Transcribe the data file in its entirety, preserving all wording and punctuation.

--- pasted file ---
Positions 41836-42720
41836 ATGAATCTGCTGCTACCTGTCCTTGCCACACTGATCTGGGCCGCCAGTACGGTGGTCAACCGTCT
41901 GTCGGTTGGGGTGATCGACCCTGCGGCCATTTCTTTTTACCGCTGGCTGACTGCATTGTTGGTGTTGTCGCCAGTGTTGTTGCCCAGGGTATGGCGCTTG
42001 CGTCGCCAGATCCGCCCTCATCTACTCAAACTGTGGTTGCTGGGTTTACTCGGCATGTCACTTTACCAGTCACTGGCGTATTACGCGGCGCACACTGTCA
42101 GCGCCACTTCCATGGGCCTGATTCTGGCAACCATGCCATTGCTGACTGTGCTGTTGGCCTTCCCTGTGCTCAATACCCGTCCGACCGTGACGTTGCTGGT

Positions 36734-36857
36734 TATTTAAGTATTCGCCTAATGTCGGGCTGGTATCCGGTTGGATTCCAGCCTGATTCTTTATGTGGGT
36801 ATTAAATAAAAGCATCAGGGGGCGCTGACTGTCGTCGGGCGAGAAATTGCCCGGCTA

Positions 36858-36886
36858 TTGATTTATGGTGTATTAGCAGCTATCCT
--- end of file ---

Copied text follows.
Positions 41836-42720
41836 ATGAATCTGCTGCTACCTGTCCTTGCCACACTGATCTGGGCCGCCAGTACGGTGGTCAACCGTCT
41901 GTCGGTTGGGGTGATCGACCCTGCGGCCATTTCTTTTTACCGCTGGCTGACTGCATTGTTGGTGTTGTCGCCAGTGTTGTTGCCCAGGGTATGGCGCTTG
42001 CGTCGCCAGATCCGCCCTCATCTACTCAAACTGTGGTTGCTGGGTTTACTCGGCATGTCACTTTACCAGTCACTGGCGTATTACGCGGCGCACACTGTCA
42101 GCGCCACTTCCATGGGCCTGATTCTGGCAACCATGCCATTGCTGACTGTGCTGTTGGCCTTCCCTGTGCTCAATACCCGTCCGACCGTGACGTTGCTGGT

Positions 36734-36857
36734 TATTTAAGTATTCGCCTAATGTCGGGCTGGTATCCGGTTGGATTCCAGCCTGATTCTTTATGTGGGT
36801 ATTAAATAAAAGCATCAGGGGGCGCTGACTGTCGTCGGGCGAGAAATTGCCCGGCTA

Positions 36858-36886
36858 TTGATTTATGGTGTATTAGCAGCTATCCT